the hudson's bay company brought people to work for them until what year?
mid 1960's
The fur trade
200-300 yrs, people were brought over to work.
1st thing to bring europeans over were fish.
main entry into canada was York Factory (in hudson's bay)
Ft. Chipewan
Most violent place in canada during the fur trade
The early fur trade
beginnings are in eastern canada and u.s.
began with john cabot's voyage in 1497
new ways of life evolved in both the indian and western eurpoean communities.
among the first aboriginal groups encountered were: the micmac and malecite of the maritimes and the beothuk
the cree got everything first.
who was the last of the beothuk and when did they die?
shaunadithit died in 1829 of tuberculosis
the fur trade companies
northwest company - 1783
new northwest company (XY company) - 1789
Hudson's bay company - 1670
American fur company - 1808
The Northwest Company
created in 1783
based out of montreal
leaders were simon mctavish, benjamin frobisher, and peter pond.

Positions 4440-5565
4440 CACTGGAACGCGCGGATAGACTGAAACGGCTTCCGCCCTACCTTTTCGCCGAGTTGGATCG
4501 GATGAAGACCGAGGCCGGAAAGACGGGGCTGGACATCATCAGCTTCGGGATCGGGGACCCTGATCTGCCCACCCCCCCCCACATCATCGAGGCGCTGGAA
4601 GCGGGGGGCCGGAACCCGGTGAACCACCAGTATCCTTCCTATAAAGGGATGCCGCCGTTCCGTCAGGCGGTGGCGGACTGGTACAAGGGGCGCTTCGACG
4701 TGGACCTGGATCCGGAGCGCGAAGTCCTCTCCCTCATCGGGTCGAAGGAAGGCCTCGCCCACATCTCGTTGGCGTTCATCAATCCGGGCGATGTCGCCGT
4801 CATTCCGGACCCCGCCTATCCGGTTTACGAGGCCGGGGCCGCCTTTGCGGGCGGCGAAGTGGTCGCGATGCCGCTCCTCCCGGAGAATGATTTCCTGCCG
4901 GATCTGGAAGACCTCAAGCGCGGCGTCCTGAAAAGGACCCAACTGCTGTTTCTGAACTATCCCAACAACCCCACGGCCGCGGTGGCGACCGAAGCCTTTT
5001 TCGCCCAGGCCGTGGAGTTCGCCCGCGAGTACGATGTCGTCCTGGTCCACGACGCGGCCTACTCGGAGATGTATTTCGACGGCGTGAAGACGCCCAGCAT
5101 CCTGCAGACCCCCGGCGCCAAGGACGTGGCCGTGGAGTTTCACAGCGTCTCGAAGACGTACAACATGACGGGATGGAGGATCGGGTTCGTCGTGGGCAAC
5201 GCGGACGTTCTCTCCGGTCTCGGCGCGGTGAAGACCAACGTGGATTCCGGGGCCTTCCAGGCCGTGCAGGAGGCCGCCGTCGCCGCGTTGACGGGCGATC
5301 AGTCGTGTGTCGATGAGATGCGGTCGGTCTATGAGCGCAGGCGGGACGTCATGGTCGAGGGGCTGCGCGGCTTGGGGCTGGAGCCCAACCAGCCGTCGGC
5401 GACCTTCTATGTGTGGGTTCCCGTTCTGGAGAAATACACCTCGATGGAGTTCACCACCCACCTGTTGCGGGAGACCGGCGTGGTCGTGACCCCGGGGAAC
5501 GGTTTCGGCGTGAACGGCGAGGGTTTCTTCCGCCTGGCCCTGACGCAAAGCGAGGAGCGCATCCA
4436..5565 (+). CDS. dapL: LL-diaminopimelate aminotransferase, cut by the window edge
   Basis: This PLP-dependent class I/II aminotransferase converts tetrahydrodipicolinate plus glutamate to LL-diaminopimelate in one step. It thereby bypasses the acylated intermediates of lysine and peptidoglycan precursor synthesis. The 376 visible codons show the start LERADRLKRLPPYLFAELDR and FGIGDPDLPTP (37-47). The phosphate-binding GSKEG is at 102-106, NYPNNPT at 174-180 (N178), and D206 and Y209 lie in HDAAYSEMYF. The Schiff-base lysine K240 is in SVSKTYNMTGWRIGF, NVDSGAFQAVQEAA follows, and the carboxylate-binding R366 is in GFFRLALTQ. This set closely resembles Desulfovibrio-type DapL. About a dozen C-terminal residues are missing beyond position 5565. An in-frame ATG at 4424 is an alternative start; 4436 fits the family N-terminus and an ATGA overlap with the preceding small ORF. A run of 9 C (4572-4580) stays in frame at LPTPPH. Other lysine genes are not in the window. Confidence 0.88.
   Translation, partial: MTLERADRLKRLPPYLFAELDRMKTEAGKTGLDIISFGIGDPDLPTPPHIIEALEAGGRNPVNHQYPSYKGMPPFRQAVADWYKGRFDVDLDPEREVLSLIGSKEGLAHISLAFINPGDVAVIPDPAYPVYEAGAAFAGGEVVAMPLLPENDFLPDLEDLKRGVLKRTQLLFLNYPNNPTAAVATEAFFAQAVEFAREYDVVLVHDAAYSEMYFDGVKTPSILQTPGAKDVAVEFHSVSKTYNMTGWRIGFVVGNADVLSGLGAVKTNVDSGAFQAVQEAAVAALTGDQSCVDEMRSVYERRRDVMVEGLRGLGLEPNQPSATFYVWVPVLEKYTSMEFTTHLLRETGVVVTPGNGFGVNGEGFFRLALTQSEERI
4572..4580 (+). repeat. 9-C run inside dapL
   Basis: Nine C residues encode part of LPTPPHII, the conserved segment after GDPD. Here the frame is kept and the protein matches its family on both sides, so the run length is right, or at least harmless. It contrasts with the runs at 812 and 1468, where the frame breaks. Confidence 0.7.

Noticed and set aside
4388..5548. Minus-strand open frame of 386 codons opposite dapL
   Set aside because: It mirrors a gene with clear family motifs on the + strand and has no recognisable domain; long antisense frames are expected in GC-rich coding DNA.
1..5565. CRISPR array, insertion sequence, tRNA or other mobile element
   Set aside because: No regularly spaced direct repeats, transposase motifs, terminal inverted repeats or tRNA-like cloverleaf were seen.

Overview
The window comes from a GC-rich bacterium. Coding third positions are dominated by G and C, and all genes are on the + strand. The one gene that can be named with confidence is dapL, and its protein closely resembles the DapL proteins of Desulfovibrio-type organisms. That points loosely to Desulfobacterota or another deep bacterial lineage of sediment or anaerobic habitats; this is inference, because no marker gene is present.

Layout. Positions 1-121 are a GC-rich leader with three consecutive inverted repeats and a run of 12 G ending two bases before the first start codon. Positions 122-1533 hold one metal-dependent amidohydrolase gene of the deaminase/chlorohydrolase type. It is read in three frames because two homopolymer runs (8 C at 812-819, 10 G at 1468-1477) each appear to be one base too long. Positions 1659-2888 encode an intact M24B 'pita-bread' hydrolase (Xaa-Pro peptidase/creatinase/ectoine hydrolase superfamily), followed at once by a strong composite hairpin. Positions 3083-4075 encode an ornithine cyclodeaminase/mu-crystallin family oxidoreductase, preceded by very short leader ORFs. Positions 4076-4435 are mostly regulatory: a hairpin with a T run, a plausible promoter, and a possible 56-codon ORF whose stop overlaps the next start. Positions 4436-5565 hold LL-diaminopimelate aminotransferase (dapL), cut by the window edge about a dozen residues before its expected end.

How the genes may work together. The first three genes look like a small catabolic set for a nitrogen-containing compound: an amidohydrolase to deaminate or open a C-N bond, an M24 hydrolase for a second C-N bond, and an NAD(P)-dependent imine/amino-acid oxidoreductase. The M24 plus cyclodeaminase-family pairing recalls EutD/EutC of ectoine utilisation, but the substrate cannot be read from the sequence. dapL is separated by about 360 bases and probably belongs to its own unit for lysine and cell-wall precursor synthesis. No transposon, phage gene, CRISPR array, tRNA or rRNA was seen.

others involved were: simon fraser and david thompson - they joined after leaving HBC in 1797
as of Jan. 2004, NWC still has 4500 employees
The new northwest company
(XY company)
started in 1789 by shareholdrs who left nwc over various disagreements
known as xy because of the markings they used on their bales of fur
absorbed by nwc in 1804
American Fur Company
started by john jacob aster in 1808
1817 - u.s. congress forbids foreign traders from operating on u.s. territory
1842 - american fur company fails financially
the Hudson's Bay Company
established by royal charter in 1670
was given control of ruperts land
1821 - HBC and NWC merged under the name HBC
1869 - HBC gave ruperts land to the dominican of canada as the north west territories
The battle of seven oaks
1816 <- year of the battle
Miles macdonnell issues pemmican proclimation
Metis didn't agree with proclamation
1815 - macdonnell was replaced by governor semple
1816 - a band of metis led by cuthbert grant jr. seized a supply of hbc pemmican
22 of semples men, including semple died
2 metis died
Cuthbert Grant Jr.
1793 - 1854
sent to scotland to be educated
1812 - entered service of NWC